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bikermiker

  • one year ago

In the Spring 2013 Edition of this book, on page 50, figure 4.10. This code for the Fibonacci sequence is give. def fib(x): """assumes x an int >= 0 returns Fibonacci of x """ global numCalls numCalls += 1 if x == 0 or x == 1: return 1 else: return fib(x-1) + fib(x-2) def testFib(n): for i in range(n+1): global numCalls numCalls = 0 print 'fib of ', i, '=', fib(i) print 'fib called', numCalls, 'time.' Is there an error. Should numCalls = 0 ?

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  1. e.mccormick
    • one year ago
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    Yes. It needs to be reset every time you test it.

  2. e.mccormick
    • one year ago
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    See, they are using a global to keep track of the number of calls for each Fibonacci sequence it generates. Every time it advances, it resets the number of calls so that you see the number of calls for only that particular run.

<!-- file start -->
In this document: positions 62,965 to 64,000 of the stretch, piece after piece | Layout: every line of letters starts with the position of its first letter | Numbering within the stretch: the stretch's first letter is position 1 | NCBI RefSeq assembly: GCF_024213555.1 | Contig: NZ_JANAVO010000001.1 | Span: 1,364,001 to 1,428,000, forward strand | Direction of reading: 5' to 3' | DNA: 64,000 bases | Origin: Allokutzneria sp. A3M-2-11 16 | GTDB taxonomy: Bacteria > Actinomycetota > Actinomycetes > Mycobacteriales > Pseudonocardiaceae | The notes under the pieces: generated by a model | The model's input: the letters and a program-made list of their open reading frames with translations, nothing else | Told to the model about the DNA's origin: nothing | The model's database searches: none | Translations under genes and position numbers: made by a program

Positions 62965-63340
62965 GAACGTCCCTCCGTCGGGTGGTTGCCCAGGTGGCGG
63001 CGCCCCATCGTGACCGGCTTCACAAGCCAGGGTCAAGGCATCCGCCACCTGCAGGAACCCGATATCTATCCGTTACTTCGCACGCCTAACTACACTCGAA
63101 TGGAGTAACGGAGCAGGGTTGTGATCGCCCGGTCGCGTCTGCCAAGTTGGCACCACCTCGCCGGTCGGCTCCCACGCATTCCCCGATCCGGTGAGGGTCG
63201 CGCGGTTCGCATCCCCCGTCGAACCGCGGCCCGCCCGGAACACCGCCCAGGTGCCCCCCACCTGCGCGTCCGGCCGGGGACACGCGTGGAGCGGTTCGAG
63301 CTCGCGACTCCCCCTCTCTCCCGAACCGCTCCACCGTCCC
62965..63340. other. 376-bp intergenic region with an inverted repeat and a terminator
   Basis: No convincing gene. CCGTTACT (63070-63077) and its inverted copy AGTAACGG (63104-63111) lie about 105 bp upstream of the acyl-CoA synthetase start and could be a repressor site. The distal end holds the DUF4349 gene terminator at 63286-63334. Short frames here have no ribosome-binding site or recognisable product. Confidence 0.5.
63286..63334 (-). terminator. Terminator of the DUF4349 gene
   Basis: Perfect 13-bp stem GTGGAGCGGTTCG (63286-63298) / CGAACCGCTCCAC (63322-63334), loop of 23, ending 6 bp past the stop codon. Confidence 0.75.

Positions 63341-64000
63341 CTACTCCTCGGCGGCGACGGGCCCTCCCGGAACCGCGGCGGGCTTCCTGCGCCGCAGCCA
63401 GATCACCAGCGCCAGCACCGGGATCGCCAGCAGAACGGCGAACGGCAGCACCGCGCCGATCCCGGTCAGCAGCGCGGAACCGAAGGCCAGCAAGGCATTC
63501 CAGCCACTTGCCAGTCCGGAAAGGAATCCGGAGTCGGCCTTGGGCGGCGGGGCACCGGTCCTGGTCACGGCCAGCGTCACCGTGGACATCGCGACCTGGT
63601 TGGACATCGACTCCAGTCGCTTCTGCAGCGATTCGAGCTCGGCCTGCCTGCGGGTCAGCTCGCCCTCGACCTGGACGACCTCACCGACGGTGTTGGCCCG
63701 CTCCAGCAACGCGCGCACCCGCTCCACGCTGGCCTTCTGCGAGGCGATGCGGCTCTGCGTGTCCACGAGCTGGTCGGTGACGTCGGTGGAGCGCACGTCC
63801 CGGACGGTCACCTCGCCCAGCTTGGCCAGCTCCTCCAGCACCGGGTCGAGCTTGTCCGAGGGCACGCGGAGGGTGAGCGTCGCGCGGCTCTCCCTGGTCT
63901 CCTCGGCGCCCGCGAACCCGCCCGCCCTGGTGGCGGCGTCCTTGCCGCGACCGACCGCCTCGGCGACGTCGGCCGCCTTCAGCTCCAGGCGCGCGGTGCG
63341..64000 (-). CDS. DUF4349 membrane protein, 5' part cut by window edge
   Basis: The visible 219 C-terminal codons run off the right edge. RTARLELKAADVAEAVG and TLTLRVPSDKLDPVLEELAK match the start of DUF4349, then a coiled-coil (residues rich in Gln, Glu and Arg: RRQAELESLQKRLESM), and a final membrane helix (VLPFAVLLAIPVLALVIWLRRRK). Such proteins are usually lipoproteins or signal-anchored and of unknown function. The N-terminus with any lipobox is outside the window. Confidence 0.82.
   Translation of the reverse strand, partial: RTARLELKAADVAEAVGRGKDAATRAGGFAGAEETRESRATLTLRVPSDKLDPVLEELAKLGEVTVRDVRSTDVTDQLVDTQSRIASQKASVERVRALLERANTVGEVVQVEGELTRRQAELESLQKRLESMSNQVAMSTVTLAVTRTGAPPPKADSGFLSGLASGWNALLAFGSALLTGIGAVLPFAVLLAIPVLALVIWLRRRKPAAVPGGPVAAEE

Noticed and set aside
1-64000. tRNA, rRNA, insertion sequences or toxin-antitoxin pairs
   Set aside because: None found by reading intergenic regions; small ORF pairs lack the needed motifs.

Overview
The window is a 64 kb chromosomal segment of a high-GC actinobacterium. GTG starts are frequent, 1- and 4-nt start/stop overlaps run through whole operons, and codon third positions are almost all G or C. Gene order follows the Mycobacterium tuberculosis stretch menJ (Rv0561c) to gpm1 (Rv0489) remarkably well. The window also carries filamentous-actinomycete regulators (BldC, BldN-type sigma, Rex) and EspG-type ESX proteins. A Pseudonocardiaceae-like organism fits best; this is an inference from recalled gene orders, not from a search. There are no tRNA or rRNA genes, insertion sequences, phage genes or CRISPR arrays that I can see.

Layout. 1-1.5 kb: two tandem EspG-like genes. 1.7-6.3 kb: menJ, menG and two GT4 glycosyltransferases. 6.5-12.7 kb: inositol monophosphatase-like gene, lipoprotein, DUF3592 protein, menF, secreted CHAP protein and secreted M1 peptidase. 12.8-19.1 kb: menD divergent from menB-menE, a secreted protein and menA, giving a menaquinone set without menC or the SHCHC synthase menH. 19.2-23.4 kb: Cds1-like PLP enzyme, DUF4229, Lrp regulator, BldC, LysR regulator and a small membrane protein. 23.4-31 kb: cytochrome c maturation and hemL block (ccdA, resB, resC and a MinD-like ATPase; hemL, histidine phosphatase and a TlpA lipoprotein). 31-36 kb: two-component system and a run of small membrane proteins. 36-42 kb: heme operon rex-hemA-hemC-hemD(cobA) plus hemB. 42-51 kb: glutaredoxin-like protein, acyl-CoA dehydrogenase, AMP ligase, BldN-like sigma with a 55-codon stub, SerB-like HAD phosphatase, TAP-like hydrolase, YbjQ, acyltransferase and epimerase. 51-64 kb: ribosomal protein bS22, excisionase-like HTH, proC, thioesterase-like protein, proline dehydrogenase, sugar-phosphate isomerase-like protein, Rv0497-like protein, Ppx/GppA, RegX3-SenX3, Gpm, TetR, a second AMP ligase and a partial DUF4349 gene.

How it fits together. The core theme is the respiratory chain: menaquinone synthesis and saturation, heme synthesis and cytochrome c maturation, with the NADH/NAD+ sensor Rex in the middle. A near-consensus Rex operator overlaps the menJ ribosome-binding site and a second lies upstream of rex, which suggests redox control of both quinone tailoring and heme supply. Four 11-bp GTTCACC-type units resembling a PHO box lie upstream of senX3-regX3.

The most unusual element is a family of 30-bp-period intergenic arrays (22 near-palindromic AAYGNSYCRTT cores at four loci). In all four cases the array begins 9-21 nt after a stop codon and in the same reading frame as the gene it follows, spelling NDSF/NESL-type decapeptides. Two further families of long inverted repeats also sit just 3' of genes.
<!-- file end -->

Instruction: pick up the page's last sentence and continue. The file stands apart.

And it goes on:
3. bikermiker
    • one year ago
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    I don't see what you mean. Wouldn't it make more sense to move the global numCall out of both functions entirely and just keep numCall +=1 in each function. Then it'll count how many times it calls the variable for each function.

  4. e.mccormick
    • one year ago
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    You would still need to reset it inside the test function. They don't seem to want the grand total for all sequences. Just a total for one sequence at a time.

  5. bikermiker
    • one year ago
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    So it's correct when numCalls always comes up as 1. If I had this function run twice, within a larger function then numCalls should come up as 2?

  6. e.mccormick
    • one year ago
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    It would come up as different values depending on the size of the tested range.

  7. e.mccormick
    • one year ago
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    do testFib(5)

  8. bikermiker
    • one year ago